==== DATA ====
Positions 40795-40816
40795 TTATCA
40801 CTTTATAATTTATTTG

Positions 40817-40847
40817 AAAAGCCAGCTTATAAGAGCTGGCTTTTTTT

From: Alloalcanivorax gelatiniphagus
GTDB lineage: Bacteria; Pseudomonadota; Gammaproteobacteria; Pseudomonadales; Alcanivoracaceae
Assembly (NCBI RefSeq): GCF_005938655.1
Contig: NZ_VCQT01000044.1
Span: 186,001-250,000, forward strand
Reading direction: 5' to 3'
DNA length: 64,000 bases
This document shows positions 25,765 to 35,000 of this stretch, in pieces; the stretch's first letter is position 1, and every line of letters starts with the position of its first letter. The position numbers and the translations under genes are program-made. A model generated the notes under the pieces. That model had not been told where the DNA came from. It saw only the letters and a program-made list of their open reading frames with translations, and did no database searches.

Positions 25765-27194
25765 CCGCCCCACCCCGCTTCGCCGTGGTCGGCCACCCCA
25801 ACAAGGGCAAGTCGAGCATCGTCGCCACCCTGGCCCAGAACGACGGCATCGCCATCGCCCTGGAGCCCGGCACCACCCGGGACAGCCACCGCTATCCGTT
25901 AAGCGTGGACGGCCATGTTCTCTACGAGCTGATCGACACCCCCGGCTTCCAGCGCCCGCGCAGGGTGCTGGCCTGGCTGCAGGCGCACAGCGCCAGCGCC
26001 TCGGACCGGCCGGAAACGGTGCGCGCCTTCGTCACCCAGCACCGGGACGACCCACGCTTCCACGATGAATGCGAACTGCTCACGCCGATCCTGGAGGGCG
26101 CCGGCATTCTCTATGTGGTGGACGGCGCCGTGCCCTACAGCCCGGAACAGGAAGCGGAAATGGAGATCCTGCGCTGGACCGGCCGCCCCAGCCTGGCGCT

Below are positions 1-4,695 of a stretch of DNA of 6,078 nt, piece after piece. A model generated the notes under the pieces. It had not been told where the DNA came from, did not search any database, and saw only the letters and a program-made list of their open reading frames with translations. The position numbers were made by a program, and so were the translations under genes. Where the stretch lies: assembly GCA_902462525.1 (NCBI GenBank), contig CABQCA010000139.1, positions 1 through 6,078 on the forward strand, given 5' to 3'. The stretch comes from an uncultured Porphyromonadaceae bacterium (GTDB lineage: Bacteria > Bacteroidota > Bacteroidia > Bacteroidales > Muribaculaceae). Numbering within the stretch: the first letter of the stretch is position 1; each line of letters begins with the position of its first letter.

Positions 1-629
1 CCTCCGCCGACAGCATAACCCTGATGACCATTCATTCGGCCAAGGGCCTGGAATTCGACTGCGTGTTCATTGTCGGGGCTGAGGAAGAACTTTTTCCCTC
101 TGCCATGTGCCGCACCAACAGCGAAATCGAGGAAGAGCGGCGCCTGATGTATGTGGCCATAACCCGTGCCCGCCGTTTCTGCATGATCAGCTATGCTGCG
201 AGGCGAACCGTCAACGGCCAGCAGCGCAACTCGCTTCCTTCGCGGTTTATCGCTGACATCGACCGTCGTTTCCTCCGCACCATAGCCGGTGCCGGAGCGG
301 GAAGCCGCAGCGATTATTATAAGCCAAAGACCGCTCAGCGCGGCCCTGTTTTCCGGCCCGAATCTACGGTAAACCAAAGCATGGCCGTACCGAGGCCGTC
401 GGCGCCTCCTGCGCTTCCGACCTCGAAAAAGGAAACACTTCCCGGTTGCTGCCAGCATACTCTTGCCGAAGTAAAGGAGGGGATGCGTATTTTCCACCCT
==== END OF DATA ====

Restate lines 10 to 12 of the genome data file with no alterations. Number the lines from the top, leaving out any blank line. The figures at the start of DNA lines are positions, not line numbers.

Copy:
Span: 186,001-250,000, forward strand
Reading direction: 5' to 3'
DNA length: 64,000 bases